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Sitting room floor, engineered wood?

(15 Posts)
dontcallmemam Sat 08-Feb-14 17:19:04

Possibly having UFH, the builder is suggesting engineered wood.
I've currently got real oak which I'm not keen on, it always looks dusty IYKWIM
Can you get a glossy, engineered wood? I've googled endlessly and the choice is enormous.
I like the look of this but haven't got a clue.
Any experts?

dontcallmemam Sat 08-Feb-14 18:04:31

I think the term is lacquered.

dontcallmemam Sun 09-Feb-14 06:53:31

Has nobody got a shiny engineered wood floor?
I'm obviously horribly out of date.

RoganJosh Sun 09-Feb-14 06:58:41

It says it's matt so isn't shiny. We used to have an engineered floor in our old house. I don't see why it would be less dusty that real wood though.

tomverlaine Sun 09-Feb-14 08:33:58

We have an engineered wood floor -oiled rather than lacquered - it's pretty shiny and doesn't look dusty at all- really pleased with it although it does scratch easily

dontcallmemam Sun 09-Feb-14 08:36:18

That sounds great, where did you get it?
How do you wash it? Do you oil it regularly?
Sorry for all the questions but I don't want to repeat an expensive mistake.

LurkingCinners Sun 09-Feb-14 08:41:30

We have matt laquered engineered oak, it isn't really "shiny" but looks clean (when it's clean).
Don't understand why your real oak floor looks dusty?

Have you considered sanding and treating it? You can put laquer on it yourself. I did this in the hallway with the real oak floor and used ronseal diamont (4 coats). Looks good.

MrsBobHale Sun 09-Feb-14 08:45:11

I have engineered oak. It's v easy to live with and a quick brush or mop makes it look clean.

I don't like it much though because it looks like laminate even though it was three times the price!

dontcallmemam Sun 09-Feb-14 08:46:27

lurking I'm moving so this is a new house.
The one we have now is reclaimed oak & I don't think it was ever treated properly in the first place.

MummytoMog Sun 09-Feb-14 08:47:08

You can get very shiny bamboo, which I think looks lovely. But wood floors of any kind won't transmit heat terribly effectively from UFH. I think you will have to lose solid wood as it won't cope with the heat, which is why you're thinking engineered I guess?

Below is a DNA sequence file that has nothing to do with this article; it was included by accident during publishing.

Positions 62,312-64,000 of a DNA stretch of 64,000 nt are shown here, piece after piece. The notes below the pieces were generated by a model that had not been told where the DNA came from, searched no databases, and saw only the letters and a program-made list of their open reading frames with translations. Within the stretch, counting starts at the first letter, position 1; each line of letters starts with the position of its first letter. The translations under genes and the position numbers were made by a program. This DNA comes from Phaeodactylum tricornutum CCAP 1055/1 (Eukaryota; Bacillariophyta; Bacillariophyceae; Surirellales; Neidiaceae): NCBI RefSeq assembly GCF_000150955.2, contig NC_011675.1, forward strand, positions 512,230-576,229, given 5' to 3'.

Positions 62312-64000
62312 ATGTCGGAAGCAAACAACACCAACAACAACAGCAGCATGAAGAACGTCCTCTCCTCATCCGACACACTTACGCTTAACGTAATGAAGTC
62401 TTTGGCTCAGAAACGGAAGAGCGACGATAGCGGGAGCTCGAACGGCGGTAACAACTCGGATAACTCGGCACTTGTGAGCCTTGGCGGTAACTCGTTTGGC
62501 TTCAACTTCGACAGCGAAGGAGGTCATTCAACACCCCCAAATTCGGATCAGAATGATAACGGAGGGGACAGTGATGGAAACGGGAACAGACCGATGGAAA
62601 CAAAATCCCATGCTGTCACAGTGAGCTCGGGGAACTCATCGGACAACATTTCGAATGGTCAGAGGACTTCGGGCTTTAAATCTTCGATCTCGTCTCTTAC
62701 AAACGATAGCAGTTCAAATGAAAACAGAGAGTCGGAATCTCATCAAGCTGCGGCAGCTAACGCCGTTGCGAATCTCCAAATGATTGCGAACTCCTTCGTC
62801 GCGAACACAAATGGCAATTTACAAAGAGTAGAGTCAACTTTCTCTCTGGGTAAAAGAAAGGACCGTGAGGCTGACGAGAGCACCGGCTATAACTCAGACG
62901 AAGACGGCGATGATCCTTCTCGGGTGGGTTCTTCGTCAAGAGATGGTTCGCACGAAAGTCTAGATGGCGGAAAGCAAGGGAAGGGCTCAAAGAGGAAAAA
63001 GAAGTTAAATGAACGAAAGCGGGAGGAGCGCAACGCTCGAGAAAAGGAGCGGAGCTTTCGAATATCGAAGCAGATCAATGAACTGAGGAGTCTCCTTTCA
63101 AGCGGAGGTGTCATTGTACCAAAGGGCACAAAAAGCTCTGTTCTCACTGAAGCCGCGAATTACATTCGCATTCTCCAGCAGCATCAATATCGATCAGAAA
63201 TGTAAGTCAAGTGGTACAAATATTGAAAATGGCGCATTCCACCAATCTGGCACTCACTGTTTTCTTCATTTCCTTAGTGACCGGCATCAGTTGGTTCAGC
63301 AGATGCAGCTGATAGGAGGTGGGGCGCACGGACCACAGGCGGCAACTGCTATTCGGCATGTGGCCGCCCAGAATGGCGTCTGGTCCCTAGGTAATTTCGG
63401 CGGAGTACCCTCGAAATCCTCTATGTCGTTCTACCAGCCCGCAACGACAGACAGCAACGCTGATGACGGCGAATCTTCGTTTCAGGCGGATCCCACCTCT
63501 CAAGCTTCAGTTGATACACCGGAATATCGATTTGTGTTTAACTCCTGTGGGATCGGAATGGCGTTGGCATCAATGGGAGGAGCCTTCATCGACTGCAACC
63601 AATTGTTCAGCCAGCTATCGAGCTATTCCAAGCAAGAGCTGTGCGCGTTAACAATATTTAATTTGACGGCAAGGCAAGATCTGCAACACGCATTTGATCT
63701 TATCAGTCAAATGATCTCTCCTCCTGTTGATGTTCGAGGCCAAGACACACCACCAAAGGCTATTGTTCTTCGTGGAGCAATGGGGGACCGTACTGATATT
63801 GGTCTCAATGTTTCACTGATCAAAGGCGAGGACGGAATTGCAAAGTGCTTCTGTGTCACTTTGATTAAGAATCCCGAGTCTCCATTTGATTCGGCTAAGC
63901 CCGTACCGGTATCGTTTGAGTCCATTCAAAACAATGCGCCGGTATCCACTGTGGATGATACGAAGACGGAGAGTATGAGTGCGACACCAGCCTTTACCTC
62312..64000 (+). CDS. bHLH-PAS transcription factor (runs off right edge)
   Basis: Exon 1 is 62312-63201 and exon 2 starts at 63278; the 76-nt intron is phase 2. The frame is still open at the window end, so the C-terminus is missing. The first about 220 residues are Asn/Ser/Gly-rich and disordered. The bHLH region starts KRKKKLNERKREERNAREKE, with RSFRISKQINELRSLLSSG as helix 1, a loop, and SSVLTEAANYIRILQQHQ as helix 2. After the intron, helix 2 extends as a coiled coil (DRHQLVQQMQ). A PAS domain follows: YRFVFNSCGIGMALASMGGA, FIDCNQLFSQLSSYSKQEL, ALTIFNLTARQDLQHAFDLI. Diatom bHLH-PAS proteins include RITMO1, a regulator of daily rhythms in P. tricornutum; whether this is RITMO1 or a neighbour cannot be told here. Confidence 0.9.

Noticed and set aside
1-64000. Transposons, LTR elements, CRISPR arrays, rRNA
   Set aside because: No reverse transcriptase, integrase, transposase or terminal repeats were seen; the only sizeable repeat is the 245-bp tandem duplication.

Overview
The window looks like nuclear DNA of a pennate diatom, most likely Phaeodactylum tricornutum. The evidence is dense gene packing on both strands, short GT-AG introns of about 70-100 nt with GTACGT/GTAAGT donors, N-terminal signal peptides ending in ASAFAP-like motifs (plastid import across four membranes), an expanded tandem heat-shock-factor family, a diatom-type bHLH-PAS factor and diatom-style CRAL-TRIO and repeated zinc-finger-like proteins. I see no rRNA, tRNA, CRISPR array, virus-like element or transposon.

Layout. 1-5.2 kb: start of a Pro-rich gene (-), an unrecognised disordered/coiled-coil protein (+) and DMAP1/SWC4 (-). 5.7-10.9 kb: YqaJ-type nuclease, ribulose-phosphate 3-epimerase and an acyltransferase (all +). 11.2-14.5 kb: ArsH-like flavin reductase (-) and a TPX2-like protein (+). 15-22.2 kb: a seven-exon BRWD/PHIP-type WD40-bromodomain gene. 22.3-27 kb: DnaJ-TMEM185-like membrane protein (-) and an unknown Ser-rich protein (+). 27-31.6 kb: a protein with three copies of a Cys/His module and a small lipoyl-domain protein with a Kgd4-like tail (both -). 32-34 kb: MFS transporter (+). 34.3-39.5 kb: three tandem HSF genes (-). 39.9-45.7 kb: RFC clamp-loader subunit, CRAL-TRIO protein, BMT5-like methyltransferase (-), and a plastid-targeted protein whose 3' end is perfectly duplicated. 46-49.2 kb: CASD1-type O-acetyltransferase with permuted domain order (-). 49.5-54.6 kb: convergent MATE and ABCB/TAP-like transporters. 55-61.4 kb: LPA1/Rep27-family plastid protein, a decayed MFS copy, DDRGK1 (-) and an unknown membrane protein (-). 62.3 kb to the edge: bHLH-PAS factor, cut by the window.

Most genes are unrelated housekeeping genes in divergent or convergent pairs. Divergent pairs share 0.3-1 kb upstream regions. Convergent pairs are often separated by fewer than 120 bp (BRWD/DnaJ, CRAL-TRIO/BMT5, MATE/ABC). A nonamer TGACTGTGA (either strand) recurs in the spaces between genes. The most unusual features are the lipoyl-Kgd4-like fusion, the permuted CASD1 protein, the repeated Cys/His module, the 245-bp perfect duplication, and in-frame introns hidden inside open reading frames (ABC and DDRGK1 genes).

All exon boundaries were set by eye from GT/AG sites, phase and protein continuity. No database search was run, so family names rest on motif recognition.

MummytoMog Sun 09-Feb-14 08:47:29

Ps, can I have your old solid wood please ;)

SanityClause Sun 09-Feb-14 08:50:59

Ours is a bit shiny. Its not matt, but somewhere in between. I wanted a dark smoked oak, but due to all sorts of problems we have walnut, instead. (Which is lovely.)

I'm not sure what you mean about looking dusty, though.

dontcallmemam Sun 09-Feb-14 10:33:49

Thanks so much for the comments. I'm not usually a ditherer.
mummyto yes, hopefully UFH so solid wood is out.
I'm not sure about having so many different floors downstairs. I might run the limestone through from the kitchen into this room. Would that look OK do you think? The main sitting room has old flags which are staying.

tomverlaine Mon 10-Feb-14 09:21:44

Ours is from xylo I think- its walnut. We went for oiled as with lacquered if you scratch it its hard to repair whereas with oiled apparently it can just be sanded (but depends on how thick the wood layer is)
You can get samples sent to you from various companies- there's a lot of variety - and width of boards gives a different look.

LondonGirl83 Mon 10-Feb-14 09:49:38

It's not the heat transmission why you can't have solid wood. Solid wood floors are less stable than engineered which are backed with ply (which is less prone to warping).

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